For me, the most annoying part of the trial is the eating requirements. Fasting for 2hrs before and after dosing is no fun but if you work out a consistent schedule it will not be an issue. I tried, and may try again, dosing right when I woke up (before eating), then going back to bed for 2hrs before eating breakfast. If your stomach can manage, it might be worth a try.
In my case, it took a solid 7-10 days before I really began to feel the pill working. Sure enough, my first set of scans revealed a major decrease in my disease, which is very encouraging. Things were going rather smoothly until I suffered a minor set back in the form of a chest infection, but with any luck the antibiotics should take care of that and hopefully I’ll be back on track in another week or so.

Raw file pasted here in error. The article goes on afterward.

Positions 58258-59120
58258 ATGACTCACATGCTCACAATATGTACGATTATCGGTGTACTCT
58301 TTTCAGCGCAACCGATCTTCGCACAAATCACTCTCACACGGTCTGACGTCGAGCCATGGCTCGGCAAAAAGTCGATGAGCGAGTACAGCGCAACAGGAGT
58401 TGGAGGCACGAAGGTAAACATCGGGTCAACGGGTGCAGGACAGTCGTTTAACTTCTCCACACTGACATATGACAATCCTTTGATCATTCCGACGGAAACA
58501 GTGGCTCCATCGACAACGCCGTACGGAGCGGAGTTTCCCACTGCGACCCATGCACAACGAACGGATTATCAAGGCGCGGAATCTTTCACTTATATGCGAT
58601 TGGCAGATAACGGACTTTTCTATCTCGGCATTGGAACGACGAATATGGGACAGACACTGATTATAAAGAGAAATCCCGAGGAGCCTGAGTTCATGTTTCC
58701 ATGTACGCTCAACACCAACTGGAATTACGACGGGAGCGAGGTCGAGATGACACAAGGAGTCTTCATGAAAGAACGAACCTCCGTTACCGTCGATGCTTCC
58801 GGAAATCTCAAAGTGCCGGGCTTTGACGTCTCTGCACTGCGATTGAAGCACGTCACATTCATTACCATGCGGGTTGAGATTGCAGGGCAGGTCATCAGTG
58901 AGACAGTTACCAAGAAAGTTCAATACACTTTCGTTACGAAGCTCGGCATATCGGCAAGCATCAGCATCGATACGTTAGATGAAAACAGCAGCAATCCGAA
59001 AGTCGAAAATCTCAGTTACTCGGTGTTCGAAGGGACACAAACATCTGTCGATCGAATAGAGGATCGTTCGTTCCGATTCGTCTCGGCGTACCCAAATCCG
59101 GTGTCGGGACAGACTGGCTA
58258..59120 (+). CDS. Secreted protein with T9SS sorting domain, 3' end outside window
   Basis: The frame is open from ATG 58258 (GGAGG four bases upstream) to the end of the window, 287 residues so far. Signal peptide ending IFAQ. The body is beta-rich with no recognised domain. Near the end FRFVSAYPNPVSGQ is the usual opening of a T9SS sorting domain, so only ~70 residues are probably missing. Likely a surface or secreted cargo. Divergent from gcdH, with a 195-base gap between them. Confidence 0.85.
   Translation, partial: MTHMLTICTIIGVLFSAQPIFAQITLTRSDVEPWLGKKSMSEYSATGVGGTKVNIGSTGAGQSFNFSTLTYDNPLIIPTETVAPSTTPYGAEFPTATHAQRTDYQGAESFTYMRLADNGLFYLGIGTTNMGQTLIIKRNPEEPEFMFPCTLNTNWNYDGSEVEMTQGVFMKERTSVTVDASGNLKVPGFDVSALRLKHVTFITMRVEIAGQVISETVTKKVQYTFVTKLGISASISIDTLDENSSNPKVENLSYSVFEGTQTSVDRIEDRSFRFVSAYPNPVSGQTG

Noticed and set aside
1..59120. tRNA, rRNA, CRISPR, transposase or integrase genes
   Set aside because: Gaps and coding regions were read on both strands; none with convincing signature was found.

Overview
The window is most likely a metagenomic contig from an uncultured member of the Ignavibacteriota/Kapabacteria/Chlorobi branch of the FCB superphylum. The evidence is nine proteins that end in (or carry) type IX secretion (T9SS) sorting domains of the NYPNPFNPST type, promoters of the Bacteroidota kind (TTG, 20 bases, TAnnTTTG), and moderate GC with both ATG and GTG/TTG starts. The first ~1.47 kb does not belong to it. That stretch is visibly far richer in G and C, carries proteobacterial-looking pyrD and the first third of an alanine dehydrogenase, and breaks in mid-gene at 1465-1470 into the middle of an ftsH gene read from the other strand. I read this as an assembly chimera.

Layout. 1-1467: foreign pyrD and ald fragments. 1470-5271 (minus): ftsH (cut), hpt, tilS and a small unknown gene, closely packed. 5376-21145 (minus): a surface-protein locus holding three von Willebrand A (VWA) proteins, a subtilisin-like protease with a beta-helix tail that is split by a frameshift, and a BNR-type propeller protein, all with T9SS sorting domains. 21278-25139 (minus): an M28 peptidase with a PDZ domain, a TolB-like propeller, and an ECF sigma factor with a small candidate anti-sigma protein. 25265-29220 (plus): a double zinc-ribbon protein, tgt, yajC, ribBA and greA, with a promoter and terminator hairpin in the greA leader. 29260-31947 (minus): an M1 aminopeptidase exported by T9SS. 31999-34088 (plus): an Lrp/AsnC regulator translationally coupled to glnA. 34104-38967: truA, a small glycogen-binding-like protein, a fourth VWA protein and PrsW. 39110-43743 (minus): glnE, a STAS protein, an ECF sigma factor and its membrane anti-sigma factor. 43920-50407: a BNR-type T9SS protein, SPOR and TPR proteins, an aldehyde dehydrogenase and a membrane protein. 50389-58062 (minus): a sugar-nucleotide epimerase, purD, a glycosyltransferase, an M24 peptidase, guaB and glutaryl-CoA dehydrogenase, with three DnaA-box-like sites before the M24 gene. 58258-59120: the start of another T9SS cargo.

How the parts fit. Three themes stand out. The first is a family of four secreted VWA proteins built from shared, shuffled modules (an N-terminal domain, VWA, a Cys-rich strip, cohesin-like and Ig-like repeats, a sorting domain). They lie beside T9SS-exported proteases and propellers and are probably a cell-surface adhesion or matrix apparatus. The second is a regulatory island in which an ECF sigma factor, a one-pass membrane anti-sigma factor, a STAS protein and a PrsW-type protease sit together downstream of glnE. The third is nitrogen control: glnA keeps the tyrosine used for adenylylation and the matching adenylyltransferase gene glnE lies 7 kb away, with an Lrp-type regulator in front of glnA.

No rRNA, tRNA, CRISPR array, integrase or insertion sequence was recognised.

While being treated for the infection, Dr. Shaw did notice “slight progression” in my disease; however, not enough to take me off the LDK trial. So, as of right now I will continue with the trial for as long as its continues to keep the cancer down.
I hope this little bit of information helps but I’m also aware that every situation is different. As always, take it one day at a time, focus on what’s important going forward, believe in the treatment and it will work!
Evan is an incredibly brave and strong young man (yes, you can get lung cancer when you are only twenty-one). As the LDK378 trial is yet so nascent, there is very little in the way of anecdotal informational provided by actual participants. He was kind enough not only to agree to meet me but to generously share his own experience thus far here. Hopefully it will prove useful to other ALK ‘mutants’ who may be considering the LDK trial.
Thanks so much for sharing this information, Evan. It is extremely helpful to me and my family (my father has NSCLC that has responded well to Crizotinib, but we’re looking ahead at options).
Thank you too, Linnea, as your blog helped us when my father originally started the trial almost 22 months ago.